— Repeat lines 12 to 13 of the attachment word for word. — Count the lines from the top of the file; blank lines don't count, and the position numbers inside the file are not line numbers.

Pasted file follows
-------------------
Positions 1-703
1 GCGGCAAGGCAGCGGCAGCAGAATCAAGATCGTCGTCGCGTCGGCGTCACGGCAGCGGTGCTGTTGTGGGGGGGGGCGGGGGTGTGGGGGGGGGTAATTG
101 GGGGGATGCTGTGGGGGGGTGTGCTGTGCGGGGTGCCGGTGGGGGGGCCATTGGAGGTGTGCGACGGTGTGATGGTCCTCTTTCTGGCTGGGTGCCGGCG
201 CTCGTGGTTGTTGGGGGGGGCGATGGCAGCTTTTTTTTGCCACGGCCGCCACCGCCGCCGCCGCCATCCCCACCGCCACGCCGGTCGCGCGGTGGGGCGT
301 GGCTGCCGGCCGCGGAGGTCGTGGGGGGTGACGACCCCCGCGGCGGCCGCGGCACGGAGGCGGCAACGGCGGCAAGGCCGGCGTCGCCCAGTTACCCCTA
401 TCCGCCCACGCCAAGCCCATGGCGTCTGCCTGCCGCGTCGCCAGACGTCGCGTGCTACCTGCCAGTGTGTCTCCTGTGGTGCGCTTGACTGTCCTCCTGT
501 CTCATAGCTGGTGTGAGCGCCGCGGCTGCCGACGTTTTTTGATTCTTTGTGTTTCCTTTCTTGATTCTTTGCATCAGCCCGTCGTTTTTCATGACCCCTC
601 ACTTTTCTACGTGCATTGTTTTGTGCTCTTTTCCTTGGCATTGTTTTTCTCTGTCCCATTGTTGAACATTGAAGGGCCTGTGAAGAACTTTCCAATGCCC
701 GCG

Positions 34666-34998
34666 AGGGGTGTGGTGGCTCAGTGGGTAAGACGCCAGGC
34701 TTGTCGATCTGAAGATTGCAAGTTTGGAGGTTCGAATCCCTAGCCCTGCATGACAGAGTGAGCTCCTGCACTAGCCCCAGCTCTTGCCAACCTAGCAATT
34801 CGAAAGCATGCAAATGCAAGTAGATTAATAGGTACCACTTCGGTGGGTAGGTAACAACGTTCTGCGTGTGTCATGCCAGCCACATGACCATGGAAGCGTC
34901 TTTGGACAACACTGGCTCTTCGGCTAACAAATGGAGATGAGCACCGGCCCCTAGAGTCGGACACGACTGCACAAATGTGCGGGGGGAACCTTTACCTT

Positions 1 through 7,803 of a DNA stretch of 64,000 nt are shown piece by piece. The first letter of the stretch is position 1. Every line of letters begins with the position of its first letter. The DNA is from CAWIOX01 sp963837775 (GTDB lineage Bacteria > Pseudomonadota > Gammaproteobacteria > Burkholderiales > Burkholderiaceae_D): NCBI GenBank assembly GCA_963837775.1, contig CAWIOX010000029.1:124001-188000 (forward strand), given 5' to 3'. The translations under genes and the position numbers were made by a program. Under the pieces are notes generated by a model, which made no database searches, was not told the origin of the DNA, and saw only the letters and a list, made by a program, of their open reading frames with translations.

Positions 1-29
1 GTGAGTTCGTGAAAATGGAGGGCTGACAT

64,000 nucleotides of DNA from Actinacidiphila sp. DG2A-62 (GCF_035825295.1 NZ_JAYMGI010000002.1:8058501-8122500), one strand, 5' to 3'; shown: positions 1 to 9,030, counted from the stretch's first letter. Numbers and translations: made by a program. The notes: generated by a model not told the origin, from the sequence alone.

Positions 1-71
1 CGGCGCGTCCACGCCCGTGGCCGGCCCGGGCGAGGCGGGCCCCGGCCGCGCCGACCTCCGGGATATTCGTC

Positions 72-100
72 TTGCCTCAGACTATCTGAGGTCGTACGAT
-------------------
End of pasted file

34701 TTGTCGATCTGAAGATTGCAAGTTTGGAGGTTCGAATCCCTAGCCCTGCATGACAGAGTGAGCTCCTGCACTAGCCCCAGCTCTTGCCAACCTAGCAATT
34801 CGAAAGCATGCAAATGCAAGTAGATTAATAGGTACCACTTCGGTGGGTAGGTAACAACGTTCTGCGTGTGTCATGCCAGCCACATGACCATGGAAGCGTC